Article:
In other cases, they go after practices where they have one example of something that they see as a broader problem affecting many companies. So, agencies are always picking their spots, but “severe” is only one of the variables.

Bloomberg BNA:

Is the legal authority delineating the situations in which the FTC, FCC, and HHS have jurisdiction clear, and are they being interpreted consistently by the agencies?

Nahra:

In most situations, there isn’t any effort in the laws or regulations to draw these lines. The FTC does what it thinks it can do, the FCC does what it can do (based on laws and regulations covering its authority) and HHS does the same. If there were some over-riding national privacy law, we might see an effort to draw these lines, but there is no such effort in the law today.

You have the theoretical situation where a company (for example, a business associate under HIPAA), could be subject to HHS, all 50 state AGs, the FTC, and some other industry regulator depending on their particular business. I am sure we will see some cases where there is this kind of pile-on in a coordinated case, but it has also been pretty unusual so far. There are more than enough potential cases to go around, so it is mainly an issue of enforcement philosophy and resources.

I think the agencies for the most part try to play nicely together on these issues, and that will work generally for as long as it works, but then there will come a situation where it won’t. There are a handful of situations (e.g., breach notification rules involving HIPAA records for HHS and personal health records for the FTC) where there was an explicit effort to draw these lines, but that is pretty unusual.

Bloomberg BNA:

State attorneys general have been playing an increasingly significant role in privacy enforcement. Is there a clear standard dictating where they take the lead in enforcement versus federal agencies?

Nahra:

I’m not sure I’d agree that they are playing an increasingly significant role. I’ve actually been surprised that there haven’t been more cases involving state AGs. With that said, it is clear that more state AG offices are building expertise in this area and looking at enforcement potential. There is no clear standard at all dictating where a state (or many states) would take the lead over federal regulators.

Also, given most privacy and security situations, there also is no clear guidance on when one state would take a lead over another state. AGs have worked together in a lot of situations outside of privacy and security, so there are some working models, but they haven’t played out yet in this area.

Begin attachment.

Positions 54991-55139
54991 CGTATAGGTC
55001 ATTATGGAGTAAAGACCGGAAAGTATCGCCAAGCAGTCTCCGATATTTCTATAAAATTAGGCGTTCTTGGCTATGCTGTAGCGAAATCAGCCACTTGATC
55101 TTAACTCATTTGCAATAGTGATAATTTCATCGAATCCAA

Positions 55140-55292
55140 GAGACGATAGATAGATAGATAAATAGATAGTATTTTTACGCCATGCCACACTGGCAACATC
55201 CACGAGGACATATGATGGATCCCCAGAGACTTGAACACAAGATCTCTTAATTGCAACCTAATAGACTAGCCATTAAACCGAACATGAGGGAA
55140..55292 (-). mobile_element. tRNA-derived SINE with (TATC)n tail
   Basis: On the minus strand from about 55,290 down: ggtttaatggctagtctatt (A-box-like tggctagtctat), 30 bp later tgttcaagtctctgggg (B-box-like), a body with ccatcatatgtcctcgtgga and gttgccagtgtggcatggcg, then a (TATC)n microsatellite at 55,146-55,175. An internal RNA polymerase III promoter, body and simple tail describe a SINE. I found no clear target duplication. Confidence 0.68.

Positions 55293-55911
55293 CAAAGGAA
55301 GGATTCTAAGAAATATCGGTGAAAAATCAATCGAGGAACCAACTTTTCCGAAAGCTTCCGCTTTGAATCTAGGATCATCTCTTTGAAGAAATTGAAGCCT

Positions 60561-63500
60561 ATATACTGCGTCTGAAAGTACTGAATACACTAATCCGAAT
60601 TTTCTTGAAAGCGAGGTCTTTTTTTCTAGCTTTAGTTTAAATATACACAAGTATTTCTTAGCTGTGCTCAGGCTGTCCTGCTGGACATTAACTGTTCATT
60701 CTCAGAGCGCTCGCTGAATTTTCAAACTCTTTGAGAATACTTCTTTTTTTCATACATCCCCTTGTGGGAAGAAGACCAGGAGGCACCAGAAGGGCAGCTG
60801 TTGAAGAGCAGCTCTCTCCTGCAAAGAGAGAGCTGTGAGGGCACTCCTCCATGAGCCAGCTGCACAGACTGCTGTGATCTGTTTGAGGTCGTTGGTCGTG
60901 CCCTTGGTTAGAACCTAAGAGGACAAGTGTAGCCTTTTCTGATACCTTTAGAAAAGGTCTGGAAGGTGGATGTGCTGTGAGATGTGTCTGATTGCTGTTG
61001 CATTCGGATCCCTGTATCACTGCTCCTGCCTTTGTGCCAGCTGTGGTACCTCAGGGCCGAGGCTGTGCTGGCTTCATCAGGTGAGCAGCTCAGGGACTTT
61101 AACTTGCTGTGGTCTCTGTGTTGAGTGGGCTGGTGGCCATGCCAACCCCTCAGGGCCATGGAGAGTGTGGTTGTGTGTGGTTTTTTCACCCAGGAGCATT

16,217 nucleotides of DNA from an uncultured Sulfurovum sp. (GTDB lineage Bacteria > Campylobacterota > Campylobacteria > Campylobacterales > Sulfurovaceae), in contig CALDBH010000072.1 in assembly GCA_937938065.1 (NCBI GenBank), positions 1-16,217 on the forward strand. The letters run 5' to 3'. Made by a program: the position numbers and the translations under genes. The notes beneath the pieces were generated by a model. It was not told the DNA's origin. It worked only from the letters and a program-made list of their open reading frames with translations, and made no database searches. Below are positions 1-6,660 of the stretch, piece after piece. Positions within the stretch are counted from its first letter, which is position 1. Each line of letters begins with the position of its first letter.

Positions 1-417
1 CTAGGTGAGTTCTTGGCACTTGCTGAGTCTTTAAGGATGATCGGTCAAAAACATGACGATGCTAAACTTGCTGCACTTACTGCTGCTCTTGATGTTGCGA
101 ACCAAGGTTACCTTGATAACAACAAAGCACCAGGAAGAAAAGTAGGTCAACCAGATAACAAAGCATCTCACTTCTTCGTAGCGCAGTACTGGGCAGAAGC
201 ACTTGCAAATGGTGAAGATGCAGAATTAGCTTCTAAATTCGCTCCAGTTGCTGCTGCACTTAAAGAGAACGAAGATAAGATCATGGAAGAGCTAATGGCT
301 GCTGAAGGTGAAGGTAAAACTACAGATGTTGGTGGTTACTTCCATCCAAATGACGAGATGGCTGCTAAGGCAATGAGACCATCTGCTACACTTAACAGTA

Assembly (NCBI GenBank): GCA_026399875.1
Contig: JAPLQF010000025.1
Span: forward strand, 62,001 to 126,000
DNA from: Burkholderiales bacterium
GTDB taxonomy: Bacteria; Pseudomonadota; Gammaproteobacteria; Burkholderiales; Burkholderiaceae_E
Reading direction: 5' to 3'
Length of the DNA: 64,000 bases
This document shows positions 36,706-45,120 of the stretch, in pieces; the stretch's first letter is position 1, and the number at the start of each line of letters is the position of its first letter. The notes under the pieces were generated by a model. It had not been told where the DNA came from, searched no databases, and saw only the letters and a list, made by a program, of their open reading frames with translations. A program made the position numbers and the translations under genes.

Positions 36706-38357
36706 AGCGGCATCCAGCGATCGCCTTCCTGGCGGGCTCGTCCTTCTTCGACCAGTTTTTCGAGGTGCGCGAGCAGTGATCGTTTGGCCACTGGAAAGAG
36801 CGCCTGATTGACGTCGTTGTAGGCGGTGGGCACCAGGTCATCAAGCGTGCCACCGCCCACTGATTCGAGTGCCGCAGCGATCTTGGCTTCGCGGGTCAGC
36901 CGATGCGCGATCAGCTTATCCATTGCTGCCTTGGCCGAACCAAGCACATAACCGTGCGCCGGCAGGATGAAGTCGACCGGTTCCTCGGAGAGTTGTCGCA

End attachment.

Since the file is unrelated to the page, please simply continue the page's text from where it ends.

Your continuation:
They have been responsible and generally reasonable in their enforcement. If you have repeat problems, or aren’t making a meaningful effort to comply, enforcement is far more likely. If you make a mistake, but you have a good program and generally are in compliance, they don’t hammer you for the mistake.

For a large scale security breach, for example, there might be notification to about 20 states directly, with the possibility that any other state could also act. There is no current guidance on whether there is a primary state AG or not, based on number of impact individuals, the location of the breaching company or anything else. I would expect this to evolve over the next few years, but it has not yet been an issue since there haven’t been that many cases where a lot of AGs have tried to act (or where a state has tried to act instead of a federal regulator or on top of a federal regulator).

Bloomberg BNA:

Are federal agencies on the right track towards making privacy and data security enforcement work effectively, or are more fundamental changes necessary?

Nahra:

I think they are generally on the right track, although (as I said above) this is not yet a mature enforcement area. The FTC has the longest tenure in this area, and while folks may quibble with individual cases, they generally have been very responsible and thoughtful on their enforcement efforts.

While you don’t publicly see the cases they investigate but do not bring, there obviously have been many situations where enforcement “could” have happened, but the FTC did not act. HHS OCR is the same way—they had an initial approach that focused on education, mitigation, training and guidance, rather than enforcement, and that has continued to be the primary approach.

They have been responsible and generally reasonable in their enforcement. If you have repeat problems, or aren’t making a meaningful effort to comply, enforcement is far more likely. If you make a mistake, but you have a good program and generally are in compliance, they don’t hammer you for the mistake. So, I think enforcement overall has been reasonable and appropriate (to borrow a phrase from the security area), and has reflected a reasonable compromise between the interests of individuals and the interests of the regulated businesses, as well as a realistic understanding by the regulators of the need for innovation and the efforts of businesses to protect data while at the same time serving their customers and others. So, I don’t think, there is any fundamental change needed on the enforcement side.

I do think we are seeing an increasing range of situations where there either are no clear privacy standards for certain kinds of activities or where the current sectoral approach to privacy isn’t working well, so that there will need to be some broader effort to define appropriate legal standards that could lead to enforcement. Right now, for most businesses that are outside of the handful of regulated areas, they are looking for guidance and rules (to some extent) to help guide their practices, but currently we do not have a lot of those standards as law or regulation, just reasonable best practices and emerging industry standards.